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When Are Appearances Deceiving? The Nature of the Beauty Premium

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  • Deryugina, Tatyana

Abstract

We design a laboratory experiment to illuminate the channels through which relatively more attractive individuals receive higher wages. Specifically, we are able to distinguish taste-based discrimination from rational statistical discrimination and biased beliefs. Using three realistic worker tasks to increase the external validity of our results, we find that the “beauty premium” is highly task-specific: while relatively more attractive workers receive higher wage bids in a bargaining task, there is no such premium in either an analytical task or a data entry task. The premium in the bargaining task is driven by biased beliefs about worker performance. We find that there is substantial learning after worker- specific performance information is revealed, highlighting the importance of accounting for longer-run interactions in studies of discrimination.

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Bibliographic Info

Paper provided by University Library of Munich, Germany in its series MPRA Paper with number 53581.

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Date of creation: Aug 2013
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Handle: RePEc:pra:mprapa:53581

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Related research

Keywords: Beauty Premium; Discrimination; Economic Experiments; Labor Markets;

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  1. Simon Gaechter & Elke Renner, 2006. "The Effects of (Incentivized) Belief Elicitation in Public Good Experiments," Discussion Papers 2006-16, The Centre for Decision Research and Experimental Economics, School of Economics, University of Nottingham.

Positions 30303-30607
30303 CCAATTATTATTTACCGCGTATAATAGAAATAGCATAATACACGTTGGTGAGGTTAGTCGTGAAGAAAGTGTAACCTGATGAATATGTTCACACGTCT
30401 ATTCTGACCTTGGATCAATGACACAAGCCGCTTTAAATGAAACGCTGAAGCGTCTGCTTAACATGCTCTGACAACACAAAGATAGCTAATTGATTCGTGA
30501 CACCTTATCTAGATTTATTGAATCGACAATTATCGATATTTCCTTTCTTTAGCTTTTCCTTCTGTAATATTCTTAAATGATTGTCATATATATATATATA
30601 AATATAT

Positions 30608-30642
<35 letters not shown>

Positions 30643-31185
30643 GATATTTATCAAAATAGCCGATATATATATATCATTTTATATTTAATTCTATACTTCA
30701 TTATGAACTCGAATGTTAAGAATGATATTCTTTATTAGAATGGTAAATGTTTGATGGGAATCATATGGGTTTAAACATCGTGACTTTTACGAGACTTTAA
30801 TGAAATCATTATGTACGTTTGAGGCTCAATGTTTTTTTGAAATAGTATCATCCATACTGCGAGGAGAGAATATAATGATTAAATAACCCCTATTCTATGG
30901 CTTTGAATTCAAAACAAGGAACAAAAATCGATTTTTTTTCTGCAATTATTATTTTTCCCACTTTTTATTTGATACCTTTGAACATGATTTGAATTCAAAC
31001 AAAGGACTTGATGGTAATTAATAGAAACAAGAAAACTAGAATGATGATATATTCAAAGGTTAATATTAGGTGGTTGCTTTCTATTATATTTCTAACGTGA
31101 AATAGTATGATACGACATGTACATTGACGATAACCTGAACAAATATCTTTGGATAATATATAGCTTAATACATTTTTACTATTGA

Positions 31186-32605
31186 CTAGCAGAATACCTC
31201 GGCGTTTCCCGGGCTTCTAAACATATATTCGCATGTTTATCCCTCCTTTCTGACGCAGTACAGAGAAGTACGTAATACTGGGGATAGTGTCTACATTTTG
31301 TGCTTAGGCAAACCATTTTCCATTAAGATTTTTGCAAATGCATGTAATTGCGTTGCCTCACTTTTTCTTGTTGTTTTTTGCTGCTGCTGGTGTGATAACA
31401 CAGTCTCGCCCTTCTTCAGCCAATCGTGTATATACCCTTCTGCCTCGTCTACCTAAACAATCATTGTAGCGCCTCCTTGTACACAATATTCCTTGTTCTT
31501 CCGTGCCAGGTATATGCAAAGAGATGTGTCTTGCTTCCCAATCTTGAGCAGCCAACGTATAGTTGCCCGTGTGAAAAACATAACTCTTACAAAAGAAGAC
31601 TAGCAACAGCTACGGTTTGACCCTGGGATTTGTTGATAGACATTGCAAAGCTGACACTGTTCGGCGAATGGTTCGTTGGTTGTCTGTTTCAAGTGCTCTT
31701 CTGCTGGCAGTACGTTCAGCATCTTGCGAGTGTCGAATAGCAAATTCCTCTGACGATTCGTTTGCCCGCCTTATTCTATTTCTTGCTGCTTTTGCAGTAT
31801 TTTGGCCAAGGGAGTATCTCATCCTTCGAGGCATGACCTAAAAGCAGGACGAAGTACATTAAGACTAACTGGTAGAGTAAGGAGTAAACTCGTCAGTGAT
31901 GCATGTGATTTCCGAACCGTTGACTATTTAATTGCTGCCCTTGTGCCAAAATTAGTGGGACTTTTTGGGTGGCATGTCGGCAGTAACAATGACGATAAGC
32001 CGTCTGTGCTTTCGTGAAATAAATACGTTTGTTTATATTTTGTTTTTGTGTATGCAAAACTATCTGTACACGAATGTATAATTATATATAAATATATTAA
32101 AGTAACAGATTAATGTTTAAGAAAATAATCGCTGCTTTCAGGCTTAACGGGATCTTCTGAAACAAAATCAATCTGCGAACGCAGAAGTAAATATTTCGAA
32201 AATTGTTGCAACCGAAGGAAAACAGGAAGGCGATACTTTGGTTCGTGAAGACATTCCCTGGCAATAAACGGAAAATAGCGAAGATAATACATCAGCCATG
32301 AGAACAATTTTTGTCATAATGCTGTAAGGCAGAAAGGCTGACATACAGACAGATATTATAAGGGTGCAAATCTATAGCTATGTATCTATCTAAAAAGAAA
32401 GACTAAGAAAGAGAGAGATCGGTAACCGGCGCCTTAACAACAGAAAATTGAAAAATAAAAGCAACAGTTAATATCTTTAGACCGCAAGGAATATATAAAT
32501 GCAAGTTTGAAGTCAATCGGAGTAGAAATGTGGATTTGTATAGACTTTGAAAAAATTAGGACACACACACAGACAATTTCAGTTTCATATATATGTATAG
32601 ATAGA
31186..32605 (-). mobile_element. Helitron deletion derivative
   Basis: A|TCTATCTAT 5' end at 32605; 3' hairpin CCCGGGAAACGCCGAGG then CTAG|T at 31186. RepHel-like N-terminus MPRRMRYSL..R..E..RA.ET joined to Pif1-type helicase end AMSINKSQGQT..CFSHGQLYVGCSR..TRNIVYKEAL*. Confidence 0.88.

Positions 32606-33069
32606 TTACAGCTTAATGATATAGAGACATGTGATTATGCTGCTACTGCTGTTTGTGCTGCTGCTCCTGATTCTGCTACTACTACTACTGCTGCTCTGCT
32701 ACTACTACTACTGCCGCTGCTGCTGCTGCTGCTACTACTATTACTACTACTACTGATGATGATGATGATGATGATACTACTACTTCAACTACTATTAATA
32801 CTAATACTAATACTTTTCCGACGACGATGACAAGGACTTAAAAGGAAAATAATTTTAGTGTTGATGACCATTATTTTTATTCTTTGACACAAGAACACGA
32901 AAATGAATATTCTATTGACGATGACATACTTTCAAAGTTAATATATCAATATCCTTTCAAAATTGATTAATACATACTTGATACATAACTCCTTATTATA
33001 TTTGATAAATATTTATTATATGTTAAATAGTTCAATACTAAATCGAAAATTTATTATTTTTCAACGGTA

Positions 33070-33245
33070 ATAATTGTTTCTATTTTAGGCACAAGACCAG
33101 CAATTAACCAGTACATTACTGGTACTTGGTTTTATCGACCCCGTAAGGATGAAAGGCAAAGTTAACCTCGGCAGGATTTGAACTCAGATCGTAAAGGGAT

2. Berggren, Niclas & Jordahl, Henrik & Poutvaara, Panu, 2010. "The looks of a winner: Beauty and electoral success," Journal of Public Economics, Elsevier, vol. 94(1-2), pages 8-15, February.
  3. Mocan, Naci & Tekin, Erdal, 2006. "Ugly Criminals," IZA Discussion Papers 2048, Institute for the Study of Labor (IZA).
  4. Ayres, Ian & Siegelman, Peter, 1995. "Race and Gender Discrimination in Bargaining for a New Car," American Economic Review, American Economic Association, vol. 85(3), pages 304-21, June.
  5. Marco Castillo & Ragan Petrie & Maximo Torero & Lise Vesterlund, 2011. "Gender Differences in Bar gaining Outcomes: A Field Experiment on Discrimination," Working Papers 1029, George Mason University, Interdisciplinary Center for Economic Science.
  6. Jeff E. Biddle & Daniel S. Hamermesh, 1995. "Beauty, Productivity and Discrimination: Lawyers' Looks and Lucre," NBER Working Papers 5366, National Bureau of Economic Research, Inc.
  7. Mobius, Markus & Rosenblat, Tanya, 2006. "Why Beauty Matters," Scholarly Articles 3043406, Harvard University Department of Economics.
  8. David J. Cooper & Hanming Fang, 2006. "Understanding Overbidding in Second Price Auctions: An Experimental Study," Cowles Foundation Discussion Papers 1557, Cowles Foundation for Research in Economics, Yale University.
  9. Hamermesh, Daniel S & Biddle, Jeff E, 1994. "Beauty and the Labor Market," American Economic Review, American Economic Association, vol. 84(5), pages 1174-94, December.
  10. Berri, David J. & Simmons, Rob & Van Gilder, Jennifer & O'Neill, Lisle, 2011. "What does it mean to find the face of the franchise? Physical attractiveness and the evaluation of athletic performance," Economics Letters, Elsevier, vol. 111(3), pages 200-202, June.
  11. Urs Fischbacher, 2007. "z-Tree: Zurich toolbox for ready-made economic experiments," Experimental Economics, Springer, vol. 10(2), pages 171-178, June.
  12. Rosenblat, Tanya, 2008. "The Beauty Premium: Physical Attractiveness and Gender in Dictator Games," Staff General Research Papers 13001, Iowa State University, Department of Economics.
  13. Andreoni, James & Petrie, Ragan, 2008. "Beauty, gender and stereotypes: Evidence from laboratory experiments," Journal of Economic Psychology, Elsevier, vol. 29(1), pages 73-93, February.
  14. Jefferson Duarte & Stephan Siegel & Lance Young, 2012. "Trust and Credit: The Role of Appearance in Peer-to-peer Lending," Review of Financial Studies, Society for Financial Studies, vol. 25(8), pages 2455-2484.
  15. Mariana Blanco & Dirk Engelmann & Alexander Koch & Hans-Theo Normann, 2010. "Belief elicitation in experiments: is there a hedging problem?," Experimental Economics, Springer, vol. 13(4), pages 412-438, December.
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